For me it begins in early November. Not saying it’s a good thing, it just does. The mental planning. For Thanksgiving and Christmas. Usually the ideas hit me around 5:30am. For the next eight weeks, I’ll spend a great deal of mental energy on holiday food, menus, seating arrangements, gifts, who all will be here. That doesn’t take into account an unexpected event around either holiday, which for some reason seems to be the norm for our family recently. It all adds up.
And then this year I noticed the shift. Did it really take me this long? Some of you figured this out years ago, and your more relaxed attitude is starting to take hold.
For Thanksgiving dinner, I asked people to bring their favorite dish. And it may have been the best Thanksgiving meal ever for me and everyone there. I chose several short cuts: canned pumpkin, no place cards, and lots of wine. And now at Christmas I am continuing this approach of loosening my grip.
Christmas decorations are a big deal for me and my mother’s Danish heritage has influenced how our tree is trimmed. That means red and white paper hearts, silver balls, wooden angels, woven stars and white lights. Several years ago I was so emphatic about my, I mean our, tree that I would buy a smaller tree for the boys so their toy ornaments wouldn’t clash on the big tree. (I know there’s probably a psychological condition for this, you don’t have to tell me.) Well, thank goodness those days are over. Now that we’re a blended family, and my husband’s Christmas box included purple, blue and green ornaments and Winnie the Pooh characters, my Danish tree had to evolve. And it has. We even decided to add red and green lights.
When did entertaining and decorating turn from engaging with others and brightening our living spaces to a hard and fast tradition? Free-Lance Star columnist Rob Hedelt says when he was at dinner with friends, the subject of Christmas trees came up. “Without exception, the men in the group said that acquiring the perfect tree each holiday season is one of the most stressful things they do all year. Largely because, they said, the expectation of getting the perfect tree from the perfect place at the perfect point of the holiday season is not so easy to do.”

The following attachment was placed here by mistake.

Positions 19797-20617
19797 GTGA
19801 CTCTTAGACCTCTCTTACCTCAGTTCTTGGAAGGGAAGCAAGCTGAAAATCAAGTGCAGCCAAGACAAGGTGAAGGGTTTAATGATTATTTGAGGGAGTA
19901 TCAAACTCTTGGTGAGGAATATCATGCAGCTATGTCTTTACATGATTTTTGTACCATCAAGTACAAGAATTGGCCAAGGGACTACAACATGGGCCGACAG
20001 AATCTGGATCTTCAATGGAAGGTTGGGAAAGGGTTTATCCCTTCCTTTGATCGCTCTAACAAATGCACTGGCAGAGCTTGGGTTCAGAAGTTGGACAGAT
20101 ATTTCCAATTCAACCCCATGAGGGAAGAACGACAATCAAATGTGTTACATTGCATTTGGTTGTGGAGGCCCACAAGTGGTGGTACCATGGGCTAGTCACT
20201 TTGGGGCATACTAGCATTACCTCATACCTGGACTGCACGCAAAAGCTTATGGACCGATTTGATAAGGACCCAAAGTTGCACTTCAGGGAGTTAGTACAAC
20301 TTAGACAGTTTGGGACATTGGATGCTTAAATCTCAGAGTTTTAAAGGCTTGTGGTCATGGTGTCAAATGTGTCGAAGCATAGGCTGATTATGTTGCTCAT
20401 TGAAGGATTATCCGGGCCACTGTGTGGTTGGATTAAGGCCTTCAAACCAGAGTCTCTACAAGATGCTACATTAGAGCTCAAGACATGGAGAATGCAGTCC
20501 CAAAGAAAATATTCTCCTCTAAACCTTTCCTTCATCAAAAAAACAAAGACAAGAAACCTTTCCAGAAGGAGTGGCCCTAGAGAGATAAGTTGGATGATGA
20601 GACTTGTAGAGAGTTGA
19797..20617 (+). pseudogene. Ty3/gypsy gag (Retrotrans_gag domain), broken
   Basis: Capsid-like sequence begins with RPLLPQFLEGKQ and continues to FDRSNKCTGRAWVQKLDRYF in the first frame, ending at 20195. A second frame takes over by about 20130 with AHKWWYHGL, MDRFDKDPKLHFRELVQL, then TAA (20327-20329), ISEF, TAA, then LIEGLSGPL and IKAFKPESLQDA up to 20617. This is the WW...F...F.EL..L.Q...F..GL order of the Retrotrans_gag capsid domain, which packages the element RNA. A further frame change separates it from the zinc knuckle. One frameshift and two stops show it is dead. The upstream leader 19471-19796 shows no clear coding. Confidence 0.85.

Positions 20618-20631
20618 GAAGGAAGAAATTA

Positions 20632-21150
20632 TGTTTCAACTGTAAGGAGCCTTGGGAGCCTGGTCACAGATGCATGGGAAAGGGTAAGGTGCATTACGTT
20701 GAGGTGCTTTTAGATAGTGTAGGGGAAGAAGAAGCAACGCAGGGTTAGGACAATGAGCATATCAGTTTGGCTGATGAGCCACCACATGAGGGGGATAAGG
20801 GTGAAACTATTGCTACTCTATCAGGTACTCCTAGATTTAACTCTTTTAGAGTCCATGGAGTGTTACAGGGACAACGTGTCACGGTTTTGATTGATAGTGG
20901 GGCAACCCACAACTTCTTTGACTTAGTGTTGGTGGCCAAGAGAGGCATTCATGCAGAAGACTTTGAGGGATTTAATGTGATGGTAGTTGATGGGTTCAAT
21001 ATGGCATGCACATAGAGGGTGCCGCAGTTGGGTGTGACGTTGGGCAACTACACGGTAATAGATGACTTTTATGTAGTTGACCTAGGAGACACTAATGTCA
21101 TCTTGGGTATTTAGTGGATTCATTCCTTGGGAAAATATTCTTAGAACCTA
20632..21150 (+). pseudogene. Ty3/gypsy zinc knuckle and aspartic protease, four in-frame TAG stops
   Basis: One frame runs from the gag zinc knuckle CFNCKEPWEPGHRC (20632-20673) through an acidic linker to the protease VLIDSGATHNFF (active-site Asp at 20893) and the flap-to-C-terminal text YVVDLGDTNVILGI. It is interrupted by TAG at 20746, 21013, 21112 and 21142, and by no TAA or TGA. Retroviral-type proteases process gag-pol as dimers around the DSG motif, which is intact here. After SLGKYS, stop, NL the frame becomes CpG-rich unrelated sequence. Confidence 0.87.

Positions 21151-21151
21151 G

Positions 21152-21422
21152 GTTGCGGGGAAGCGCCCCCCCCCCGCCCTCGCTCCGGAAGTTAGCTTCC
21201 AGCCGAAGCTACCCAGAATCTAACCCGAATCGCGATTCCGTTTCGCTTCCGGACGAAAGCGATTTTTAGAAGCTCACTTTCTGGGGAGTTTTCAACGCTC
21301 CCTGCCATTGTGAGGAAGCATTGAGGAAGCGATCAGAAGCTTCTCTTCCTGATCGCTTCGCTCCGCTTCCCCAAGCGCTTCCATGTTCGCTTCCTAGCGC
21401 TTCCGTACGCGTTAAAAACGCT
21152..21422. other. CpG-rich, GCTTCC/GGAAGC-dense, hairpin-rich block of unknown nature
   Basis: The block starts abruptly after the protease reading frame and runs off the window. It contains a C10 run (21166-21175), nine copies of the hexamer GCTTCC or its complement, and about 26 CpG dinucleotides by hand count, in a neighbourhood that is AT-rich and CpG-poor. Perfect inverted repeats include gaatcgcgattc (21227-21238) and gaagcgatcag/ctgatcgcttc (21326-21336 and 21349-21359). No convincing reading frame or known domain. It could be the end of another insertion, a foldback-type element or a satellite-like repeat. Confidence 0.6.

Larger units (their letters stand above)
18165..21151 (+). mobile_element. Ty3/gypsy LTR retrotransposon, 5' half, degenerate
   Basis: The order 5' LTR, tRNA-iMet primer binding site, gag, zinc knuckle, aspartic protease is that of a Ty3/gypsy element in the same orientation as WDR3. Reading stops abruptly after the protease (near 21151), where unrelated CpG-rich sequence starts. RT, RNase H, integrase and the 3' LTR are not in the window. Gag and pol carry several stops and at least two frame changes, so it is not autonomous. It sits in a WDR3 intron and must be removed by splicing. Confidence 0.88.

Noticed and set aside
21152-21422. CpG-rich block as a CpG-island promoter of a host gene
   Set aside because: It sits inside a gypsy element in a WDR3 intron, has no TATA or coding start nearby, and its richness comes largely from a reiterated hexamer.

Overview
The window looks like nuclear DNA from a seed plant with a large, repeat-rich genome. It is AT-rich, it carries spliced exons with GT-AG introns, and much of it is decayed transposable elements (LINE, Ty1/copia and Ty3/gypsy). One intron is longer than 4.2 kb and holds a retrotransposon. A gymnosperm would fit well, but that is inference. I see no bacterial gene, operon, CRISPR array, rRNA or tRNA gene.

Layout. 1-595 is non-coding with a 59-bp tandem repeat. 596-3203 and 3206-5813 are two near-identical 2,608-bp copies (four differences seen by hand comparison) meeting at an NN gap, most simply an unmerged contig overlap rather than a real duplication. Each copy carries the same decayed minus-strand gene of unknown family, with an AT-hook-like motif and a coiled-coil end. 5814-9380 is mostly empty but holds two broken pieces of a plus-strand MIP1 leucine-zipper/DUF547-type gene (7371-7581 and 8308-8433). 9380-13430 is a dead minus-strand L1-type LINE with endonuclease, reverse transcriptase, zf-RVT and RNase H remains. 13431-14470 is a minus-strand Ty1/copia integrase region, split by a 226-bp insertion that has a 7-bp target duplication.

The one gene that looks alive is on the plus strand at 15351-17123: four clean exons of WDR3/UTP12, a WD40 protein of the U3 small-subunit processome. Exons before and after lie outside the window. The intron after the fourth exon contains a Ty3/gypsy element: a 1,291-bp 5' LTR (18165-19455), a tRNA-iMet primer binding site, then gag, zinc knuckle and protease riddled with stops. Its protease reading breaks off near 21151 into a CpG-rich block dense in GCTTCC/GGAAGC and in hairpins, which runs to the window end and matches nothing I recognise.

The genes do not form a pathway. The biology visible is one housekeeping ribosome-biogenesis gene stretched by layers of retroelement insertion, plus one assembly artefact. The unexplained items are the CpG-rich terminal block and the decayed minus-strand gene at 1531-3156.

Years ago I resolved to accept my battle with a live tree and purchased an artificial tree, but even they have their issues: assembling and lights.
What’s changed for me is deciding to incorporate traditions of the people I care most about as part of my own, taking a huge weight off my shoulders. I realized I was missing out on the time of sharing thanks on Thanksgiving, and spacing out entirely on why I celebrate Christmas. I’m guessing if you just made it through the eight days of Hanukkah, you know what I’m talking about. Or you’ll be facing it all soon with Kwanzaa.
To help me focus as I’m writing, I’m listening to Handel’s Messiah by the London Philharmonic Orchestra.
This oratorio, combining texts from the Old and New Testament of the Bible, frames my world view. I miss not participating in a Messiah ‘sing along’, blending amateur and professional voices, this year, so I’m doing it from home. Listening to the choir and the vocalists, I’m reminded of why I want to release my tight grip of the traditions I once counted so dear, especially if they make me so stressed out I can’t enjoy the people around me.
David Wong’s End-Time Reports features a Christmas-y offering this year, The True Meaning of Christmas , and he concludes:
So, if you’re gathering with your family and friends this time of year, I personally don’t care what you call the holiday as long as you celebrate it with this in mind: You don’t get many of these. Make them count.
Here’s how I’m letting go:
1. Buy as many gifts online as possible and have them sent directly to the recipient.
2. Simplify your holiday meals, and allow your guests to bring their favorite dish.
3. Only attend the holiday parties you want to attend.
4. Do something totally different in one area of your holiday celebrating this year.
5. Love, love, love.
And now, if you’ll excuse me, the banana bread is just coming out of the oven.
Wishing you the best in 2015.
Lois’ Living Through It blogs are posted on Mondays and Thursdays. Join her Monday mornings around 8:45am on Good Day Colorado.